Positive End-Expiratory Pressure Has Little Effect on Carbon Dioxide Elimination After Cardiac Surgery


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Abstract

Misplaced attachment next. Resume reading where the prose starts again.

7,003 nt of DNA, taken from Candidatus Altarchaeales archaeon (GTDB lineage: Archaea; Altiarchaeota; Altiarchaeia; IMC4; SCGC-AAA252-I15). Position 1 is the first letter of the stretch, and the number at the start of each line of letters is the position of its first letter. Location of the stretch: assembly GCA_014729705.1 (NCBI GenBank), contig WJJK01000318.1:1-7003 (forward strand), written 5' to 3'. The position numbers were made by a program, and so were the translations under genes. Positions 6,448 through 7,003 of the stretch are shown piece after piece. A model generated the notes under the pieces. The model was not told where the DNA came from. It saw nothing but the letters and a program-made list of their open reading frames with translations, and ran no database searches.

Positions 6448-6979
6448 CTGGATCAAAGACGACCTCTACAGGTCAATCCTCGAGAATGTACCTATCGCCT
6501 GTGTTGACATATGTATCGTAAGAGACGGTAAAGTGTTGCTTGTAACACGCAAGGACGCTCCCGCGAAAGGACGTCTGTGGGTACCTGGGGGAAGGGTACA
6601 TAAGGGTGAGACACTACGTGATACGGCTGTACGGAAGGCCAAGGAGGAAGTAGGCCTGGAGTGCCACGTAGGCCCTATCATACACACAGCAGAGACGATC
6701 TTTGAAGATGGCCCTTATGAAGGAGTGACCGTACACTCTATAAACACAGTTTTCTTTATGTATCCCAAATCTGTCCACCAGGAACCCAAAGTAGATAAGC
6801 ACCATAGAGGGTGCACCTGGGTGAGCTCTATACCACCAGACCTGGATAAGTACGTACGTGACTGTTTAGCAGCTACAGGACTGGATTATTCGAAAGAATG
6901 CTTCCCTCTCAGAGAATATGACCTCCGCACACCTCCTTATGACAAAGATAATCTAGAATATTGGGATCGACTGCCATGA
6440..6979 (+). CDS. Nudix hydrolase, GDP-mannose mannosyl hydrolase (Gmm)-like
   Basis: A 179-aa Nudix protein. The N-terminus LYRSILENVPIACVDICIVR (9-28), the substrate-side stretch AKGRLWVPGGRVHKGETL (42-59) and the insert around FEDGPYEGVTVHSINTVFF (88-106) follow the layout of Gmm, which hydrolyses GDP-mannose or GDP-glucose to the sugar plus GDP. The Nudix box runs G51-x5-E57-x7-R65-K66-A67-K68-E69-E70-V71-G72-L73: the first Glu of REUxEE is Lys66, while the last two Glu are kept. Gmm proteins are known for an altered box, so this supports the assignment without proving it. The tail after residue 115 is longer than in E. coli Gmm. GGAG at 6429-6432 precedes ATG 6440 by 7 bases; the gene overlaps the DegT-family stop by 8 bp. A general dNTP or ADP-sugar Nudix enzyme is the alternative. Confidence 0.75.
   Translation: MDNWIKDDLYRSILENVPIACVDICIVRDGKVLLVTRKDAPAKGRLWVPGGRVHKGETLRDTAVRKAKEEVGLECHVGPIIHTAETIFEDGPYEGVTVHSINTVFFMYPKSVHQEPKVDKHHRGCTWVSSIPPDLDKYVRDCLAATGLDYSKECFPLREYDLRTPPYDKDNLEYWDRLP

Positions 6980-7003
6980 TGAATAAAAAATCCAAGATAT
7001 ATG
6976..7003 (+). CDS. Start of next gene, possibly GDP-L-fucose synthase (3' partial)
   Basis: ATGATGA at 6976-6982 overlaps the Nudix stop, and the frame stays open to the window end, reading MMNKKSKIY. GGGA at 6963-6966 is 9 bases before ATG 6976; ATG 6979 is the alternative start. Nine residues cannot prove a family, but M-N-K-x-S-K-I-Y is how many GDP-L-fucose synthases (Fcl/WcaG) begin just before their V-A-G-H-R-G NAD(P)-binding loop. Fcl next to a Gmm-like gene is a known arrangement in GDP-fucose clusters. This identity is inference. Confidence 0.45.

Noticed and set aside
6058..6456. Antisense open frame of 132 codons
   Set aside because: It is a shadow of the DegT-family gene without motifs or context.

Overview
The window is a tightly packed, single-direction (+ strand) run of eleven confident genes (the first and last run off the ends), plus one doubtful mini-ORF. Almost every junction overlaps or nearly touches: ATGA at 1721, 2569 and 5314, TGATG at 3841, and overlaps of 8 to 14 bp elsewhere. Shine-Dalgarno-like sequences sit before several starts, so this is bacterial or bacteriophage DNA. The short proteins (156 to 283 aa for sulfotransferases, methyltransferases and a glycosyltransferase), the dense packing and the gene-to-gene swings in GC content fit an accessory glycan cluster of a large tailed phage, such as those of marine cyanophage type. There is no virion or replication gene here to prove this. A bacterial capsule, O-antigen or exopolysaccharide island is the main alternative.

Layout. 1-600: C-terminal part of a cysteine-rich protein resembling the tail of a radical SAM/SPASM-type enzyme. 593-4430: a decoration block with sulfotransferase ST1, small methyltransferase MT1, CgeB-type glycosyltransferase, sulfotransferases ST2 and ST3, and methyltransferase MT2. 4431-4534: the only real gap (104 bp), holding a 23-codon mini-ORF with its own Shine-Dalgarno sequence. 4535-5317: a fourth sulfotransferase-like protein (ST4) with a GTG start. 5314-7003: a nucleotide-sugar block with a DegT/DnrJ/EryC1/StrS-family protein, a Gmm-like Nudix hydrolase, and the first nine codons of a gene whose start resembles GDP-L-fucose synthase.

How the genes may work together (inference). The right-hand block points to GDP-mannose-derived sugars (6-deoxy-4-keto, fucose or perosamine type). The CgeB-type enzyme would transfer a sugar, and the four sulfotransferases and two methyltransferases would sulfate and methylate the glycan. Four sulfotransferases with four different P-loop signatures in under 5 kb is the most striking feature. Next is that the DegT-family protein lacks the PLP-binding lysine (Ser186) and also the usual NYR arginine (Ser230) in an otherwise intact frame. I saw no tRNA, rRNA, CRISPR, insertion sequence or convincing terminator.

We investigated the effects of positive end-expiratory pressure (PEEP) on carbon dioxide (CO2) elimination in a cross-over study of 14 patients whose lungs were ventilated after cardiac surgery. They initially received either 7.5 cm H2O PEEP or zero end-expiratory pressure and were then changed over to the other mode. We measured CO2 minute elimination (V̇CO2) and “efficiency,” a quantification of the shape of CO2 single-breath test (SBT-CO2), the plot of expired CO2 against expired volume. V̇CO2 and efficiency (and therefore the shape of SBT-CO2) were not significantly affected by PEEP. These results agree with findings in patients with acute lung injury, but are in contrast with those in an open-chest dog model, in which 7.5 cm H2O PEEP caused a 19% decrease in V̇CO2 and significant changes in SBT-CO2.ImplicationsDuring artificial ventilation, applying a positive pressure in expiration expands the lung and improves the uptake of oxygen, but there is a theoretical risk of reduced carbon dioxide elimination. We applied positive end-expiratory pressure to patients immediately after heart surgery and found that it has no effect on carbon dioxide elimination.

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